Head of President’s Council on Physical Fitness, foremost expert on aging to speak at URI on Nov. 29

KINGSTON, R.I. — November 18, 2005 — Melissa Johnson, appointed as executive director of the President’s Council on Physical Fitness by President George W. Bush, and Robert Butler, M.D., an internationally recognized expert on aging will speak about the importance of fitness at the University of Rhode Island Tuesday, Nov. 29.

Their talk will be given at 7 p.m. in the Chafee Social Science Center, Barry Marks Auditorium, Room 271. It is free and open to the public. The presentation concludes this fall’s honors colloquium, “Contemporary Sport: Healthy Pursuit or Obsession,” which has examined some of the most important issues relating to sport and society.

Johnson, a nationally recognized leader in physical activity, fitness, and health promotion, manages the Washington D.C.-based Council to support national initiatives to build a nation of healthy Americans through regular physical activity, sound nutrition, prevention, and avoidance of risky behaviors.

Johnson served as executive director of the California Governor’s Council on Physical Fitness and Sports from 1997 to 2002, which was formed by Gov. Pete Wilson and chaired by California Governor Arnold Schwarzenegger. Prior to that appointment, she was director of operations for the National Fitness Leaders Association, a national not-for-profit organization.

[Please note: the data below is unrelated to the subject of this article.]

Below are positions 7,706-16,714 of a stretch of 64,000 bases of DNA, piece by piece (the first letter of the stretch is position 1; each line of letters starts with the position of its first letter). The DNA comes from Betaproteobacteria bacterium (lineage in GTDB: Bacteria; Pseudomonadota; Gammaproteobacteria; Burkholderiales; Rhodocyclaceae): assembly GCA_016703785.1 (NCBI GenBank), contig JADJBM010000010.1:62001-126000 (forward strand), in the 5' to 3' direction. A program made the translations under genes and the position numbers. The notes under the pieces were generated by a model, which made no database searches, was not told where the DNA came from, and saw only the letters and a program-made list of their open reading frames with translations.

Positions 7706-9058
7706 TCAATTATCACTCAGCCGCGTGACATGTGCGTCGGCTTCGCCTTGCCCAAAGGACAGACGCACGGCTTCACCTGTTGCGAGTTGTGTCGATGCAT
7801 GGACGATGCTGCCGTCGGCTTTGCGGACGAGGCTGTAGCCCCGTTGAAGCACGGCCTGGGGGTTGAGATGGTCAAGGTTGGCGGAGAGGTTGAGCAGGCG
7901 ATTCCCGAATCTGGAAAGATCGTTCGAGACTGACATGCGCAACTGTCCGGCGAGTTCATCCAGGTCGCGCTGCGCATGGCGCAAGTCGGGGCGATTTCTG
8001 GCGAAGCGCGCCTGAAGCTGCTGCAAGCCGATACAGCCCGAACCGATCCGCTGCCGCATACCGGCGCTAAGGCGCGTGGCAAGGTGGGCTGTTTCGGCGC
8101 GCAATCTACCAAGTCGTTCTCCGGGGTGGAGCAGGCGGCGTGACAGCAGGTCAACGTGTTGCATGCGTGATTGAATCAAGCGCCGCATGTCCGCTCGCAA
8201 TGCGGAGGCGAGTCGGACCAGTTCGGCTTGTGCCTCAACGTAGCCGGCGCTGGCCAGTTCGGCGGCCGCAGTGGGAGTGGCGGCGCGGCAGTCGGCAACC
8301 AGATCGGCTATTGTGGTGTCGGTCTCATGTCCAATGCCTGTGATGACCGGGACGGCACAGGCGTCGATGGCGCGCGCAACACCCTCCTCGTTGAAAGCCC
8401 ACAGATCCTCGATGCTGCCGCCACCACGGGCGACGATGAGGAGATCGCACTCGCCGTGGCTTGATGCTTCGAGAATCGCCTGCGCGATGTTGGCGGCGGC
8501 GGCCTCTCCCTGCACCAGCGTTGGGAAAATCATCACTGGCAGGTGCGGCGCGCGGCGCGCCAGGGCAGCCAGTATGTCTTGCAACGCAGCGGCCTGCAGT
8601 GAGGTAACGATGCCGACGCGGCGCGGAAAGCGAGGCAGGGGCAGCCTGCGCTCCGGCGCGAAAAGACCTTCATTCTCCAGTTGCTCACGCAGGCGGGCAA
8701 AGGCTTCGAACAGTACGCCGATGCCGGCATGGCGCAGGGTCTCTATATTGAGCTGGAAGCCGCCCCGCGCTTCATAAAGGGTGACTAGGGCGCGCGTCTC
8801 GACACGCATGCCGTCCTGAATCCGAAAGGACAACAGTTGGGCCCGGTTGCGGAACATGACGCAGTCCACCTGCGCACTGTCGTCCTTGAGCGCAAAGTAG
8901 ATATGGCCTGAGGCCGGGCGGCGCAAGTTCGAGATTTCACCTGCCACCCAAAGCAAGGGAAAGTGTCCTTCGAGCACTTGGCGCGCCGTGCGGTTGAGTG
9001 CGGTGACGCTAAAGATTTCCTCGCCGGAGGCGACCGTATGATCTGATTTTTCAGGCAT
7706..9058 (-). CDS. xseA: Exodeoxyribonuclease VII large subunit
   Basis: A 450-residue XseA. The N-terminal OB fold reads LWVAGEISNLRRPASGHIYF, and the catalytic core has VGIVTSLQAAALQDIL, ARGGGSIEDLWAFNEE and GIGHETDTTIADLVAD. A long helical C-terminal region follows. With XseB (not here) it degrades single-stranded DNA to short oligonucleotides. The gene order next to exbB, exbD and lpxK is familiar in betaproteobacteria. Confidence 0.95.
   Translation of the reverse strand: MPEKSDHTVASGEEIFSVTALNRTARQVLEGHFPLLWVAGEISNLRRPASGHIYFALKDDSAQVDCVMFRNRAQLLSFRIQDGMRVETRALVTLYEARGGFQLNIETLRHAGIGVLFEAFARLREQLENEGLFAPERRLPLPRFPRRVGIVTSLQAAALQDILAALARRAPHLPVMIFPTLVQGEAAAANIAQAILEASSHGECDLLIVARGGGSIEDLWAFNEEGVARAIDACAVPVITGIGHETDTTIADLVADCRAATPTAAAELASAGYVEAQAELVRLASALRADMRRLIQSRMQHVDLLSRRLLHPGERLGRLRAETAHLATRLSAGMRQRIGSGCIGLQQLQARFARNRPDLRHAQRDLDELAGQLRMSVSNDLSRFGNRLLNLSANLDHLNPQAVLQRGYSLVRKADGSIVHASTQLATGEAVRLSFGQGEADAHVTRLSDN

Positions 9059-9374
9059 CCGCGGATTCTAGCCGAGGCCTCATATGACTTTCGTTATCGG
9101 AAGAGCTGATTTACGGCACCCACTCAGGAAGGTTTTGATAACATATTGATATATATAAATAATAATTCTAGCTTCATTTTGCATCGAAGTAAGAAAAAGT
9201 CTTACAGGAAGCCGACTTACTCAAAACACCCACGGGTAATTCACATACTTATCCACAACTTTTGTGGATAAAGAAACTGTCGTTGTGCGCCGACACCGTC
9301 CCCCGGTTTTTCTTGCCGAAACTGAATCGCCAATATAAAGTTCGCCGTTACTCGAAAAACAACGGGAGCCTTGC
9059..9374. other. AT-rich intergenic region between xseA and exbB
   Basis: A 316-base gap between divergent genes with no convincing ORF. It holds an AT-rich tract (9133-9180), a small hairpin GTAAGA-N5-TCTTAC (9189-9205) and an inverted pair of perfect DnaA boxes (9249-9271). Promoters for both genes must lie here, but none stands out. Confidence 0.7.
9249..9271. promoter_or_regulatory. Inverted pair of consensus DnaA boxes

Robert Butler, M.D., an internationally recognized pioneer in the field of aging, is the founding director of the National Institute on Aging (NIA), a non-profit research and education center that studies the impacts of aging on society.

Butler didn’t set out to become a leader in gerontology and geriatrics. Before turning his attention to his work at the NIA in 1976, he was in private practice as a psychiatrist and psychoanalyst. But over the years, the ageist attitudes he encountered in both medical school and throughout American society assaulted his sensibilities, sparked his interest, and drew him into the uncharted territory of a career in the field of aging.

Butler has authored or co-authored several books on aging including his Pulitzer Prize-winning book, Why Survive? Being Old in America and his most recent How to Care for Aging Parents.

Major sponsors of the colloquium are The Providence Journal, Theta Chi Fraternity, URI Honors Program, URI President’s Office, Institute for International Sport, URI Office of the Provost, URI College of Arts and Sciences, URI College of Business Administration, and the URI Division of University Advancement.

Co-sponsors are the URI Department of Athletics, Multicultural Center, College of Nursing, College of Human Science and Services, College of Pharmacy, Office of Student Affairs, and the Women’s Studies Program.

For more information, visit www.uri.edu/hc or contact the URI Honors Center at 401-874-2381 or debg@uri.edu.

The Honors Program at URI offers learning enrichment opportunities that broaden and enhance the undergraduate educational experience. The program features small classes, a nationally renowned honors colloquium, national scholarship advising, and in-depth study and research with select faculty mentors. URI students must maintain a minimum 3.2 grade-point average to continue participation.

Open access to the Honors Program continues for qualified students throughout their undergraduate years. About 900 URI students participate in the Honors Program. About 60 students are participating in the Honors Colloquium companion course this fall.